Sri Lankans rush to build towering Christmas tree on time
The goal has been to erect the world's tallest artificial Christmas tree, but Sri Lankan organizers now say they'll be lucky to get the tree up in time for the holiday.
Hundreds of port workers and volunteers were scrambling Tuesday to build the enormous tree on a popular beachside promenade in Colombo, Sri Lanka's capital. Once assembled, the steel-and-wire frame should stand 98 meters (320 feet) high — more than 40 meters (131 feet) taller than the current record-holder.
Organizers said they wanted the tree to help promote ethnic and religious harmony in the Buddhist-majority South Asian island nation.
"This is just to show the world that we can live as one country, one nation," said the former cricket player Arjuna Ranatunga, now Sri Lanka's minister of ports and shipping. Sri Lanka has "issues regarding religion, caste and race," he said.
In recent years, Sri Lanka's reputation as an inclusive multicultural country has suffered amid complaints by minority Christian and Muslim communities of state-sponsored discrimination, as well as allegations of widespread abuses against minority ethnic Tamils both during and after the country's civil war against Tamil rebels, which ended in 2009.
Since taking power in January 2015, President Maithripala Sirisena and his government have ushered in an era of transparency and postwar reconciliation, but have yet to make good on many of their promises, including discovering the fate of thousands of people who disappeared during the war or investigating alleged wartime abuses by the military.
"The new government has taken steps to control most of the things," Ranatunga said, describing the Christmas tree as "one small gesture that we can show the world that we can live in harmony."
Some non-Christian residents of Colombo — where Christmas lights and Santa Claus imagery overtake shopping malls during the holiday season — were delighted by the enormity of the tree challenge.
"It's like a once-in-a-lifetime opportunity to see such a thing being erected with your own eyes," store clerk Charith Nissanka, 38, said as he walked by the construction site, strewn with steel pipes and thousands of meters of netting, onto which the ornaments will be attached. Eventually, there will be more than 1 million natural pine cones attached to the tree, topped by a 6-meter-high (20-foot-high) shining star.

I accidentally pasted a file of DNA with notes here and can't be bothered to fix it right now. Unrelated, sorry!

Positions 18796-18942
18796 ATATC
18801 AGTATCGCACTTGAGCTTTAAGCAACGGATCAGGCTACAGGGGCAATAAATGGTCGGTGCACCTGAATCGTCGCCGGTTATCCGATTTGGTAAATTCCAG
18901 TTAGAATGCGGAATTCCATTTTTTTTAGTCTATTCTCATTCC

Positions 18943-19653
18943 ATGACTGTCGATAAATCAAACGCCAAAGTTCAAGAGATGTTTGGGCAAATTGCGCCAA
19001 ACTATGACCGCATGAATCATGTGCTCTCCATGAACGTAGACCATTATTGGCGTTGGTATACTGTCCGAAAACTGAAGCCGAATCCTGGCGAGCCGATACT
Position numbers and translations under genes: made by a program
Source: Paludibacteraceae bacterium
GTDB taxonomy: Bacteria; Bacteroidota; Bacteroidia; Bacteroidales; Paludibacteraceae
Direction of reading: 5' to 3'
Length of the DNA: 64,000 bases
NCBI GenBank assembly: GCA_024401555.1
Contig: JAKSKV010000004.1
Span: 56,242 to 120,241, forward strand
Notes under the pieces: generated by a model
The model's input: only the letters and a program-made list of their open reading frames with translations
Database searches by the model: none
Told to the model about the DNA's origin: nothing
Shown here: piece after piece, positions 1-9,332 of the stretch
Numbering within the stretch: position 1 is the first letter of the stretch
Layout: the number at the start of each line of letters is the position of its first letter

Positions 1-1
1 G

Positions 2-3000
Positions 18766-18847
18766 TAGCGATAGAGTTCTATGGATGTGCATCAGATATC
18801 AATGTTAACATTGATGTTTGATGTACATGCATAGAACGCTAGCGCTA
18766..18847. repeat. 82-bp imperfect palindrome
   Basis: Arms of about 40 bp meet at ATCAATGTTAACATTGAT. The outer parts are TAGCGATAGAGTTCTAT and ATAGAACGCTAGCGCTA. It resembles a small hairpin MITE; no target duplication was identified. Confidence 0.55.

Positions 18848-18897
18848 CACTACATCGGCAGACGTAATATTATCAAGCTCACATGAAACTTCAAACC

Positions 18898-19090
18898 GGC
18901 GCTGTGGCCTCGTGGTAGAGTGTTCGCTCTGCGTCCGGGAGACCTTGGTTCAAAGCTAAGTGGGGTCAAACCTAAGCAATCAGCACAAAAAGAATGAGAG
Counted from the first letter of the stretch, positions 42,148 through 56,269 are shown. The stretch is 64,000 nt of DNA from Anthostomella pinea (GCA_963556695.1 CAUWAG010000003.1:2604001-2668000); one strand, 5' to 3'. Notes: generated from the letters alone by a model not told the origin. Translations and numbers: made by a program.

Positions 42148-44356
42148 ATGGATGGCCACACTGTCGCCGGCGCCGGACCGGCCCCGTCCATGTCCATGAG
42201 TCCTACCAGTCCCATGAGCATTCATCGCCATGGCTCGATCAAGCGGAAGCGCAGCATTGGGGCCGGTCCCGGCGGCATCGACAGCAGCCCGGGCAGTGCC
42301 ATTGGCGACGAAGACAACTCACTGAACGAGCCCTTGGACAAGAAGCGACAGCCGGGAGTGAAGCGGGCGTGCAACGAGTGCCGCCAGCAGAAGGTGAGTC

Ultimately, Sri Lanka hopes the Christmas tree will be declared the world's tallest artificial one, and efforts are being made to gather evidence to send to Guinness World Records, said the project's chief organizer, Mangala Gunasekara.
Currently, the record is held by a Chinese firm that put up a 55-meter-high (180-foot-high) tree-like tower of lights and synthetic foliage, ornaments and lamps in the city of Guangzhou last year.
The world's tallest real Christmas tree ever is listed as a 67-meter-high (221-foot-high) Douglas fir erected in 1950 at Northgate Shopping Center in Seattle. By comparison, this year's Christmas tree in New York City's Rockefeller Center is a Norway spruce that stands about 29 meters (94 feet) tall and is about 90 years old.
Not everyone in Sri Lanka thought the tree was a good idea, though.
Four months after construction began in August, Cardinal Malcolm Ranjith — representing the island nation's 1.5 million Catholics — lambasted the US$80,000 project as a waste of money. Prime Minister Ranil Wickremesinghe responded to the criticism by saying the tree was not being built with public money, but with donations from individuals and private firms.
But workers missed initial deadlines set for Dec. 15, and then another on Tuesday. Organizers now say they're planning to have the tree up by Christmas Eve on Saturday night. The tree would then stay up until Jan. 6.
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